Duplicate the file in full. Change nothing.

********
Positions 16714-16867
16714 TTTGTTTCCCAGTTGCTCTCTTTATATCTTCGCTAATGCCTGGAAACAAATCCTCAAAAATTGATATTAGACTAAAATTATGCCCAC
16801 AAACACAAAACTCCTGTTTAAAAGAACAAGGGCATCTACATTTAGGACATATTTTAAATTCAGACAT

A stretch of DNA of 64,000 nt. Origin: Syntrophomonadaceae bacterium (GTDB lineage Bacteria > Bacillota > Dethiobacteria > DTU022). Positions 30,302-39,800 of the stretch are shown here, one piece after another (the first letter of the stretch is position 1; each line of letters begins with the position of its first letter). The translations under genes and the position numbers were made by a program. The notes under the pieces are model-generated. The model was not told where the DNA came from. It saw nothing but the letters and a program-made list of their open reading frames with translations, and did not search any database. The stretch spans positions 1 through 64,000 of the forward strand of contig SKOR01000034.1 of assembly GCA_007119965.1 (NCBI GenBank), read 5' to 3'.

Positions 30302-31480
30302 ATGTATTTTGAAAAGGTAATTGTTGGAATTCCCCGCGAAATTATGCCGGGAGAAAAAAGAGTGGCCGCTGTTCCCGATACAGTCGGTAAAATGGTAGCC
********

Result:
Positions 16714-16867
16714 TTTGTTTCCCAGTTGCTCTCTTTATATCTTCGCTAATGCCTGGAAACAAATCCTCAAAAATTGATATTAGACTAAAATTATGCCCAC
16801 AAACACAAAACTCCTGTTTAAAAGAACAAGGGCATCTACATTTAGGACATATTTTAAATTCAGACAT

A stretch of DNA of 64,000 nt. Origin: Syntrophomonadaceae bacterium (GTDB lineage Bacteria > Bacillota > Dethiobacteria > DTU022). Positions 30,302-39,800 of the stretch are shown here, one piece after another (the first letter of the stretch is position 1; each line of letters begins with the position of its first letter). The translations under genes and the position numbers were made by a program. The notes under the pieces are model-generated. The model was not told where the DNA came from. It saw nothing but the letters and a program-made list of their open reading frames with translations, and did not search any database. The stretch spans positions 1 through 64,000 of the forward strand of contig SKOR01000034.1 of assembly GCA_007119965.1 (NCBI GenBank), read 5' to 3'.

Positions 30302-31480
30302 ATGTATTTTGAAAAGGTAATTGTTGGAATTCCCCGCGAAATTATGCCGGGAGAAAAAAGAGTGGCCGCTGTTCCCGATACAGTCGGTAAAATGGTAGCC